Background: This article discusses data from 3 randomized phase 3 trials, supporting a role for surgery in glioblastoma.
Methods: Data were reviewed by extent of resection during primary surgery from the ALA-Glioma Study (fluorescence-guided versus conventional resection), the BCNU wafer study (BCNU wafer versus placebo), and the EORTC Study 26981-22981 (radiotherapy versus chemoradiotherapy with temozolomide).
Results: For glioblastoma patients in the ALA study, median survival was 16.7 and 11.8 months for complete versus partial resection, respectively (P < 0.0001). Survival effects were maintained after correction for differences in age and tumor location. For glioblastoma patients who received ≥90% resection in the BCNU wafer study, median survival increased for BCNU wafer versus placebo (14.5 versus 12.4 months, respectively; P = 0.02), but no survival increase was found for <90% resection (11.7 versus 10.6 months, respectively; P = 0.98). In the EORTC study, absolute median gain in survival with chemoradiotherapy versus radiotherapy was greatest for complete resections (+4.1 months; P = 0.0001), compared with partial resections (+1.8 months; P = 0.0001), or biopsies (+1.5 months; P = 0.088), suggesting surgery enhanced adjuvant treatment.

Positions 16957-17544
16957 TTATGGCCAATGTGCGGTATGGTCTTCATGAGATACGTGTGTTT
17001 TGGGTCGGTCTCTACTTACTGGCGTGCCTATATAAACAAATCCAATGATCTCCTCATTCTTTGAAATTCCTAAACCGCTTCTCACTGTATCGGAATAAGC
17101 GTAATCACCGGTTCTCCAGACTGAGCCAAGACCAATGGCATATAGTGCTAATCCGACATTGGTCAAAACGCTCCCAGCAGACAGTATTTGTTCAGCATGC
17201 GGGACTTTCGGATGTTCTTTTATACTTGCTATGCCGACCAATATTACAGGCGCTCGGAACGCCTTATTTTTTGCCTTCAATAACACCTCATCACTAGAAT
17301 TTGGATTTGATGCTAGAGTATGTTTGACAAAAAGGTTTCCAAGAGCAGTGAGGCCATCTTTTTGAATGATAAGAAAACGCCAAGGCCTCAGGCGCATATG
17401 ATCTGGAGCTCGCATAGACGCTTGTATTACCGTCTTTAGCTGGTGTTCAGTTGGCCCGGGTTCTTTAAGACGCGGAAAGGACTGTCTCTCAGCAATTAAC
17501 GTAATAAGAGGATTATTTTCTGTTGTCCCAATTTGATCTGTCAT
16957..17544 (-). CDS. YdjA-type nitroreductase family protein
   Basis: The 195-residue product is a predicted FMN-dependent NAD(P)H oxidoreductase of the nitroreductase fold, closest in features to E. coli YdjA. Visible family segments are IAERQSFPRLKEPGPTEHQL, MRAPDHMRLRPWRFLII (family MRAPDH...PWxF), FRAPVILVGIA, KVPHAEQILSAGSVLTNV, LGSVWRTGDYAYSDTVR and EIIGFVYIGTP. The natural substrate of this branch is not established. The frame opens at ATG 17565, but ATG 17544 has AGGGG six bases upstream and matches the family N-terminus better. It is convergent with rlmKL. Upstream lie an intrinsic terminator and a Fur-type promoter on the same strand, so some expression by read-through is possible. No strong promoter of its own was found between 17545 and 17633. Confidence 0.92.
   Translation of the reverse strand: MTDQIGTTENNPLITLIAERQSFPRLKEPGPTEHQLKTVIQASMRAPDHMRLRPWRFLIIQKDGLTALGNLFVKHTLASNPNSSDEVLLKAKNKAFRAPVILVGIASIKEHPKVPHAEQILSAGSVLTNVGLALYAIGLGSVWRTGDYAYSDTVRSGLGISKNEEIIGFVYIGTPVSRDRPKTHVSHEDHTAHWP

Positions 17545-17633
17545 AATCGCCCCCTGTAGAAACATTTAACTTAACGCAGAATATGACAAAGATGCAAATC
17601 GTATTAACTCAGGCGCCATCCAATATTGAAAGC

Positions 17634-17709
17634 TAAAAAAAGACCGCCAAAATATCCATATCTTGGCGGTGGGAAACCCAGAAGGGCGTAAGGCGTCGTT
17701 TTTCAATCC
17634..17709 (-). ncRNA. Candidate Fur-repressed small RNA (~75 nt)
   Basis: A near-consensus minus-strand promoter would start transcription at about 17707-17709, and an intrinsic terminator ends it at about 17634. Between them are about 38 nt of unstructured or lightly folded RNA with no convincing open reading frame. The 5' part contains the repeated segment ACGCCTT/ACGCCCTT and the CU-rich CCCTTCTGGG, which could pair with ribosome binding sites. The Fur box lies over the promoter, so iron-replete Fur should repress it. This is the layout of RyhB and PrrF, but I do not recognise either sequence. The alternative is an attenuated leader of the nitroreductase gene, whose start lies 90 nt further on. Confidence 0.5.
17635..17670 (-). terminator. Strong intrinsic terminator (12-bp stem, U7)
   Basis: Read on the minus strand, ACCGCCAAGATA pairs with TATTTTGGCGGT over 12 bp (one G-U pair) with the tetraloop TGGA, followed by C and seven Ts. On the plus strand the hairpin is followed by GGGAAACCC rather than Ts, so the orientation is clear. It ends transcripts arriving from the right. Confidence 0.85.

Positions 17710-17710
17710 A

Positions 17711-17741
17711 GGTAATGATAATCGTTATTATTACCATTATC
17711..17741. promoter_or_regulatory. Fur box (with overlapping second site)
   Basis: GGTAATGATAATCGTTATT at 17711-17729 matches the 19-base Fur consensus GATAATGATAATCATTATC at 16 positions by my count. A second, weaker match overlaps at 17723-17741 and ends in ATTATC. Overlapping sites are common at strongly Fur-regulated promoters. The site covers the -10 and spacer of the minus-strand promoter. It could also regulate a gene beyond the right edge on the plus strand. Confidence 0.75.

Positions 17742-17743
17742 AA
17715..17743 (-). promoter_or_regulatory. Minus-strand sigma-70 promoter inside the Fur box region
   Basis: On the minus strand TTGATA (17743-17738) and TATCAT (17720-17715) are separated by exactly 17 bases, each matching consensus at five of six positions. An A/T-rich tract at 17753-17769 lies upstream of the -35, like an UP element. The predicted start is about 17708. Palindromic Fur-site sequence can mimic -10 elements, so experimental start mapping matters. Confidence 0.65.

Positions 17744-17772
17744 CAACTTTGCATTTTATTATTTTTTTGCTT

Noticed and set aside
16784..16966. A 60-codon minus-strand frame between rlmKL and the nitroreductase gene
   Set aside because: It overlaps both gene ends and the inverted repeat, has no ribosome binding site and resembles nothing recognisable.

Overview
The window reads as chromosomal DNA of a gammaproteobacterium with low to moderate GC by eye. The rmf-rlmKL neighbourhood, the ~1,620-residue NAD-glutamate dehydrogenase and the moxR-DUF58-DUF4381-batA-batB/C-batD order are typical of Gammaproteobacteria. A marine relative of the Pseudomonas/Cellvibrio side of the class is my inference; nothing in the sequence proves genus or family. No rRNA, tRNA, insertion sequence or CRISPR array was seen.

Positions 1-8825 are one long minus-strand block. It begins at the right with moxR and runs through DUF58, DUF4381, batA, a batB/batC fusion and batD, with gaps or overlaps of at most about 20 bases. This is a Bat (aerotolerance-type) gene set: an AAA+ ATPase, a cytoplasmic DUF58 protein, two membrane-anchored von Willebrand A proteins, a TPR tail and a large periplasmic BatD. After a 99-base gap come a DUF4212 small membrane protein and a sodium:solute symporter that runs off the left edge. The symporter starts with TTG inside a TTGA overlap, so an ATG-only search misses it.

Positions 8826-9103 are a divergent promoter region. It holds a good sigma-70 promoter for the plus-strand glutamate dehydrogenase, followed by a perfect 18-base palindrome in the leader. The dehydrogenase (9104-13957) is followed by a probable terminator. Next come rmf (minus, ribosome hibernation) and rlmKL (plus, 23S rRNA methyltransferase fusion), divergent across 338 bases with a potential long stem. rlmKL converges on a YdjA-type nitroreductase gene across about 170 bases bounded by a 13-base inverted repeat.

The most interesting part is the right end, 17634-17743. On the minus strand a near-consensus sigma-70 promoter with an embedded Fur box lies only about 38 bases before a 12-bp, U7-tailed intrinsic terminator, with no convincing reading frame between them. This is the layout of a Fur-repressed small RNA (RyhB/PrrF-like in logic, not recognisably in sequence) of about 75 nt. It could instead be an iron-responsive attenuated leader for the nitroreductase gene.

Conclusion: Complete resection appears to improve survival and may increase the efficacy of adjunct/adjuvant therapies. If safely achievable, complete resection should be the surgical goal for glioblastoma.